Tuesday, 19 April 2016
Plaza Grand Ballroom (The Condado Hilton Plaza)
The secondary eyewall formation and the eyewall replacement cycle are common features in intense tropical cyclones (TCs), which can play important roles in TC intensity and structure change. In this study, the WRF model is used to examine the influence of different heating patterns outside the primary eyewall on the evolution of TC structure and intensity. The symmetric and asymmetric diabatic heating with specified intensity are incorporated into a steady-state TC at different radii to mimic the role of secondary eyewall to evaluate the response in terms of TC intensity and structure. In the numerical experiments, the specified heating is added for six hours and is then turned off. Therefore, the TC intensity experiences oscillation to different degrees depending on the heating pattern. It is found that the closer the symmetric heating is set to the primary eyewall, the more significantly the primary eyewall is weakened, likely due to the cutoff of inward transport of angular momentum and moisture. When the maximum heating is located at the lower level, the vortex tends to expand the maximum radial inflow outward and have a larger eye. The budget of absolute angular momentum (AAM) indicates the primary contributor to the generation of AAM near convective heating region is the mean advection by the secondary circulation. The friction and diffusion can to a certain degree offset the AAM production.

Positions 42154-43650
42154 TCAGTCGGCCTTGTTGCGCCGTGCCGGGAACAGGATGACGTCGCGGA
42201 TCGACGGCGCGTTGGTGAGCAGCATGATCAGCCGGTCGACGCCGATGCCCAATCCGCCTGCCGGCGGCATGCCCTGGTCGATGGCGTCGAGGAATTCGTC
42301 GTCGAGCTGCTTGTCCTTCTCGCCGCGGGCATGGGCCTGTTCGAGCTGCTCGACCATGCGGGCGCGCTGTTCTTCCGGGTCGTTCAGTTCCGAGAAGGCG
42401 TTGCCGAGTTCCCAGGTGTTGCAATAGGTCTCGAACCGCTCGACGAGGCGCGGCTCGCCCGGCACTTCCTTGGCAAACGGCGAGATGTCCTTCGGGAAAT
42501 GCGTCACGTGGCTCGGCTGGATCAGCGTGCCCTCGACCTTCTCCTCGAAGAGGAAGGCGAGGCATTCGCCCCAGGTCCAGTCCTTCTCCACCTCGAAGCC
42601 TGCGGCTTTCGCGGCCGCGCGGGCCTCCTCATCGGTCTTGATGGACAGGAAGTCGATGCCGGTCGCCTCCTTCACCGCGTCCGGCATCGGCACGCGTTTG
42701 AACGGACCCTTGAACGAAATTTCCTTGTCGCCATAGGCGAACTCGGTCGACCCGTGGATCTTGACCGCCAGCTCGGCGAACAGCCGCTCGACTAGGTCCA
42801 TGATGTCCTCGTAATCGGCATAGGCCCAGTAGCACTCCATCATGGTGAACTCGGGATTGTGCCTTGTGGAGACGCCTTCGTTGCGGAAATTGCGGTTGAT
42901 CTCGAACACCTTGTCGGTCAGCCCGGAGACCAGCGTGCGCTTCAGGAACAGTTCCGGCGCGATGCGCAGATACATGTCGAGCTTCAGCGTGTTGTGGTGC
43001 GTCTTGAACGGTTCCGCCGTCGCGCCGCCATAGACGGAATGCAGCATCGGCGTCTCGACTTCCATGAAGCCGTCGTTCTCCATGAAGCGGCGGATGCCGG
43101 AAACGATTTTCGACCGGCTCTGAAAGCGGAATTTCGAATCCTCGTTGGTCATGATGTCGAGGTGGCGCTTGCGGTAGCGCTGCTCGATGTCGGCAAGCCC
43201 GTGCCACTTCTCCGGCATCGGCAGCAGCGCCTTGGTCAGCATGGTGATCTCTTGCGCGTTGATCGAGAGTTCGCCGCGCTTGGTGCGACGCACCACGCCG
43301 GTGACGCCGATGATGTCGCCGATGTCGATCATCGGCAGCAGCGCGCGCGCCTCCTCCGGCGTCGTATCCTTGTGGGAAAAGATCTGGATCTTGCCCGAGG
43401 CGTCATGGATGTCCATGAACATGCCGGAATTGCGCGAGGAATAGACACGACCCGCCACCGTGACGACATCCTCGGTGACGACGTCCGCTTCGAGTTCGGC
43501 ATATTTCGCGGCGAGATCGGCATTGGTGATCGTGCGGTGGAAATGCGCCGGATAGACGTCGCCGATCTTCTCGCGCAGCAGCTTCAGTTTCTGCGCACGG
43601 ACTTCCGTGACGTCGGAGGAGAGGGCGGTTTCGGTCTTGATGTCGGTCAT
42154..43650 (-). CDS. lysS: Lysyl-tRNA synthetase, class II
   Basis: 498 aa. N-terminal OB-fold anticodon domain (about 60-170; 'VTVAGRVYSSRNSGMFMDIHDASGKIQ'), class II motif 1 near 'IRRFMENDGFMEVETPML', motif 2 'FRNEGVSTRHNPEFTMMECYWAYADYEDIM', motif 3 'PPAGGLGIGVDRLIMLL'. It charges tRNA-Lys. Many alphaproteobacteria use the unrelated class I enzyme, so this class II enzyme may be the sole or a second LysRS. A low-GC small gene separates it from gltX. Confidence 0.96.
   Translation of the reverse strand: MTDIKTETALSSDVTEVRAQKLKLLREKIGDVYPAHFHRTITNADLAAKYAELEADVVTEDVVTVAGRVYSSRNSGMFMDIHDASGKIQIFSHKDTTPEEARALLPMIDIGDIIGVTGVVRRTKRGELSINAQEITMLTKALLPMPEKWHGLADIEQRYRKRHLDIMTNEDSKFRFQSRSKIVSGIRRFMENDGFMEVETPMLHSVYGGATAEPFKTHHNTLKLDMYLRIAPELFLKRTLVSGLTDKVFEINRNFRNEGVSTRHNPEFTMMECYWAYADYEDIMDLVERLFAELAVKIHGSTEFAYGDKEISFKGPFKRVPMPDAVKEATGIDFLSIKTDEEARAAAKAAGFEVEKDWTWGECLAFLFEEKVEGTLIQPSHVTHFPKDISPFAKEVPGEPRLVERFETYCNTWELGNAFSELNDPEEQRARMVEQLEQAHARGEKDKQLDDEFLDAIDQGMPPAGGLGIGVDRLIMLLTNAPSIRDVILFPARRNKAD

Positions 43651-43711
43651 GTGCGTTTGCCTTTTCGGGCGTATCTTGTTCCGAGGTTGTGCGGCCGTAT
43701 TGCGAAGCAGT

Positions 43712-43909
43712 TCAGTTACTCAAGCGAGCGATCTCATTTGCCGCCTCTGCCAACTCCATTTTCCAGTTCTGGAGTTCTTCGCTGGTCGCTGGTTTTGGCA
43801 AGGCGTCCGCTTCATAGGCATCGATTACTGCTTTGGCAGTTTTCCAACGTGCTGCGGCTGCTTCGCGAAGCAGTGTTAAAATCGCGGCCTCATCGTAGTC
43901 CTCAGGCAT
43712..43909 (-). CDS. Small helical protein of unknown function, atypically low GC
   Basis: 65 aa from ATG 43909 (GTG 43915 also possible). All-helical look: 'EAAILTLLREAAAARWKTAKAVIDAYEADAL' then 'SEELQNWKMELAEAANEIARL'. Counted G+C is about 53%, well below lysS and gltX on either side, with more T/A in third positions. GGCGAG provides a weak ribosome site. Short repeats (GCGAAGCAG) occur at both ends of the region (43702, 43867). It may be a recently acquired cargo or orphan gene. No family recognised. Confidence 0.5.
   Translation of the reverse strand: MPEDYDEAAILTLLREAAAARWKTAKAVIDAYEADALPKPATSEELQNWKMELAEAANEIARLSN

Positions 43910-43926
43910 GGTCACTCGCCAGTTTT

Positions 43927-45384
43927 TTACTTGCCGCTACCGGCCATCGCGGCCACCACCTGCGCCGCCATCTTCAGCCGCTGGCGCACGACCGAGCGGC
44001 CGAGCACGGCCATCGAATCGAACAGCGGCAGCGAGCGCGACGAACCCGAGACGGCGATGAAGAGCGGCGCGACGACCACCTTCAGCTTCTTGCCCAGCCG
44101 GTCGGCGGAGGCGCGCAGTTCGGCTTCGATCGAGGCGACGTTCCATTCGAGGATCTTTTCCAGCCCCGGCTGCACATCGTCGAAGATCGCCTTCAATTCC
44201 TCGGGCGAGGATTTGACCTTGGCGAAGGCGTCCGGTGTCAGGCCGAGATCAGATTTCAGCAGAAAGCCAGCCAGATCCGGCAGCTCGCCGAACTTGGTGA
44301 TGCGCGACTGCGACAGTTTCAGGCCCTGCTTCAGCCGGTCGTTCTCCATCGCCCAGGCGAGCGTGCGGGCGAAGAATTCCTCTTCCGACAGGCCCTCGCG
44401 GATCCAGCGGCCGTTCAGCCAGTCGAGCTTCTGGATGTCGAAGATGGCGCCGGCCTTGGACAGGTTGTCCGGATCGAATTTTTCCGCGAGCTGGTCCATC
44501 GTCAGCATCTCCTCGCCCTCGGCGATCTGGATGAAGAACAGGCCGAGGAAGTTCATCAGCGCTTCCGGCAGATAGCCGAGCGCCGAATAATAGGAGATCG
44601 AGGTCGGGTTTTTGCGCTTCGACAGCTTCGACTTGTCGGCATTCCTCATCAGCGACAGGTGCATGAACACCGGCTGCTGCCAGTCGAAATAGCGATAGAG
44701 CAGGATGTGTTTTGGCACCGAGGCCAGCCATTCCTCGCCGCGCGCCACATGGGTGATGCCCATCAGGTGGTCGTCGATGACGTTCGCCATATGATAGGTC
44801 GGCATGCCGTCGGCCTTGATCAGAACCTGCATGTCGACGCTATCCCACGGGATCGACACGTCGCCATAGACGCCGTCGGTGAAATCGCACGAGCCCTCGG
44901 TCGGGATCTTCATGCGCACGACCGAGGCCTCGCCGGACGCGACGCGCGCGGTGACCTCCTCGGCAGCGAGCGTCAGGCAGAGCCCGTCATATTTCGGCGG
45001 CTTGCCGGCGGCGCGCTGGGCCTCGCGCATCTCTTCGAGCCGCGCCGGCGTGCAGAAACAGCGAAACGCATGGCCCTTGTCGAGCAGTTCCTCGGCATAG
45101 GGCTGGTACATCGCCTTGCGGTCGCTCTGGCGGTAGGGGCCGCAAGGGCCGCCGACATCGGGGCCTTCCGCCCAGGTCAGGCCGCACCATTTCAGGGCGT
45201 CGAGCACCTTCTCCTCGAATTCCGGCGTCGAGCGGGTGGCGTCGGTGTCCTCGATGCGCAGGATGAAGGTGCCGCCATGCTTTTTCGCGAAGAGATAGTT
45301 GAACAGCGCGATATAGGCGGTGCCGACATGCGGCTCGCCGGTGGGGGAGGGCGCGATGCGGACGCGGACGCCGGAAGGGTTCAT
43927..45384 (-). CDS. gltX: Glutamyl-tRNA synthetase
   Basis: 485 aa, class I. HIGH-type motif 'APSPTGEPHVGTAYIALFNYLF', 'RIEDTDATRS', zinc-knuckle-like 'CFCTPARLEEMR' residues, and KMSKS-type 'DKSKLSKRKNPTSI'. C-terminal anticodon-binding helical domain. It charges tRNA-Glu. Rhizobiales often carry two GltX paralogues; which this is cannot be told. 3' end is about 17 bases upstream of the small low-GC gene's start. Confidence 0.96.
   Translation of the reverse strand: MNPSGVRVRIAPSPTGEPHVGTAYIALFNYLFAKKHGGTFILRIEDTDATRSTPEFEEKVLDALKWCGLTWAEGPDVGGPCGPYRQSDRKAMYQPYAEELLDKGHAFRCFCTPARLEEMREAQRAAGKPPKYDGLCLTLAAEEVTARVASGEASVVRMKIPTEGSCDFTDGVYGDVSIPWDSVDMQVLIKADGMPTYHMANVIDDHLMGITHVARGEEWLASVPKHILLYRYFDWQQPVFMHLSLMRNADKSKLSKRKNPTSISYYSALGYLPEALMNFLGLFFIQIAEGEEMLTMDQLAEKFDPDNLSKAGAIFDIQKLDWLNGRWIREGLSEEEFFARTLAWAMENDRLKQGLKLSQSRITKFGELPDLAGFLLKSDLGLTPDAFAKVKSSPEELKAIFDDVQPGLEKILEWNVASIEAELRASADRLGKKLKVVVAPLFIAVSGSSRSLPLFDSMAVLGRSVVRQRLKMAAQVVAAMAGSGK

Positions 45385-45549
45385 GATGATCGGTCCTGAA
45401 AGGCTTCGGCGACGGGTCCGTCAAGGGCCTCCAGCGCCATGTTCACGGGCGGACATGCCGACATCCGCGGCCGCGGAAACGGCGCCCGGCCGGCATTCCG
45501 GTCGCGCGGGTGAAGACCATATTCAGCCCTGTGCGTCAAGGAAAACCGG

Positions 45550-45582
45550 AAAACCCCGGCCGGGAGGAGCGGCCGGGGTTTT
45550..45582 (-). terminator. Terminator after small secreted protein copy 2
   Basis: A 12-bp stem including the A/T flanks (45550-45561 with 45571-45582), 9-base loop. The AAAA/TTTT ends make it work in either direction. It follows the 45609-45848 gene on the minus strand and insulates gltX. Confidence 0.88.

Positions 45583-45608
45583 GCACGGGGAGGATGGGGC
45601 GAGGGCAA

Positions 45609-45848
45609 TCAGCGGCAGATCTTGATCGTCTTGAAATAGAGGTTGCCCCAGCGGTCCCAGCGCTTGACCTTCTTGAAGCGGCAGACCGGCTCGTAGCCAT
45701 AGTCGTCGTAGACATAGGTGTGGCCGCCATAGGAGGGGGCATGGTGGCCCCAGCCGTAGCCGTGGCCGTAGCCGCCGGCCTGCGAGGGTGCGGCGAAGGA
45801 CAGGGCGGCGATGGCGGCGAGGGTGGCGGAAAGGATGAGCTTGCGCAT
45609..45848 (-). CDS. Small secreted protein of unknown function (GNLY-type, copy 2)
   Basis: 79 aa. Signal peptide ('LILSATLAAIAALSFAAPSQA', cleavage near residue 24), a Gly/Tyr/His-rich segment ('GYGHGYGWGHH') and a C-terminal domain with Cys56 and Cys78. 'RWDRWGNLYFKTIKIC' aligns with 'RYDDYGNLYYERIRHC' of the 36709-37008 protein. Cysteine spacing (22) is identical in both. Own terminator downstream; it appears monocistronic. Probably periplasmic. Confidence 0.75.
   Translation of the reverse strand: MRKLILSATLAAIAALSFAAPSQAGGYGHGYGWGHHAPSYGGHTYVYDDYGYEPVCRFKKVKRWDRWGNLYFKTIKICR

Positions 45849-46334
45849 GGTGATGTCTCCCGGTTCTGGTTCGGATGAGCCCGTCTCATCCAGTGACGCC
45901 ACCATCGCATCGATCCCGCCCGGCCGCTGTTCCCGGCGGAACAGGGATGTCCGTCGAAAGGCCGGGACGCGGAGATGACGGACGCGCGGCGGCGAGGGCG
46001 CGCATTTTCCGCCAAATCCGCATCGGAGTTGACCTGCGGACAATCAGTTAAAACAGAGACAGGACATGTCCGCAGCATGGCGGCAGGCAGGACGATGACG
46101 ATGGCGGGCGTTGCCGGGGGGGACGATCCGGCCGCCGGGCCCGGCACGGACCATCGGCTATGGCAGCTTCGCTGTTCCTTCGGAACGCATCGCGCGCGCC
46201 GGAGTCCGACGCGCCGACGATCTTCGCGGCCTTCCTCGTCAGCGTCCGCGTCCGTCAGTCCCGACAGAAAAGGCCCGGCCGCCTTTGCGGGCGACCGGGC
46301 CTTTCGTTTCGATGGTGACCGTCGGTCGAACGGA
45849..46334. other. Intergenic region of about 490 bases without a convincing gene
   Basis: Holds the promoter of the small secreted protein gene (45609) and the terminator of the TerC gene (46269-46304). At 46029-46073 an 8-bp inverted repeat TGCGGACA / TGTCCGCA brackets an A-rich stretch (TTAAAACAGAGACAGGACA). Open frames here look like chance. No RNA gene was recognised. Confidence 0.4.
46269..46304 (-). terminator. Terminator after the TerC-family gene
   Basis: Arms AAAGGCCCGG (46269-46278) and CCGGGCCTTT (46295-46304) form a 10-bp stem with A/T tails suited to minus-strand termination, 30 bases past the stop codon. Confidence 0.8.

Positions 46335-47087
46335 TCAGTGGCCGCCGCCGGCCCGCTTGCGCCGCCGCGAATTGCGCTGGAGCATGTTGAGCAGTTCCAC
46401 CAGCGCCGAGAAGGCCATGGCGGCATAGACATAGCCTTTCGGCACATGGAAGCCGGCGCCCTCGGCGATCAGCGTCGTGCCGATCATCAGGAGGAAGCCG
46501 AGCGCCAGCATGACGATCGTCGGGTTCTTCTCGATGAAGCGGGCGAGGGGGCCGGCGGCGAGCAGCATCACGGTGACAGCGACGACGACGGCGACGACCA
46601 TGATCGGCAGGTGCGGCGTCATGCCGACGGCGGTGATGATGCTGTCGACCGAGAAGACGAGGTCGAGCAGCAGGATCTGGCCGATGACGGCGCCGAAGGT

In the experiments with the asymmetric heaing, the heating with different azimuthal wavenumbers is specified around the TC center at different radii. Results show that the asymmetric heating plays a stronger role in weakening the primary eyewall than the symmetric heating. The higher wavenumber the diabatic heating has, the more rapidly the vortex weakens. The PV fields also exhibit the corresponding asymmetric structures with filamentation features.
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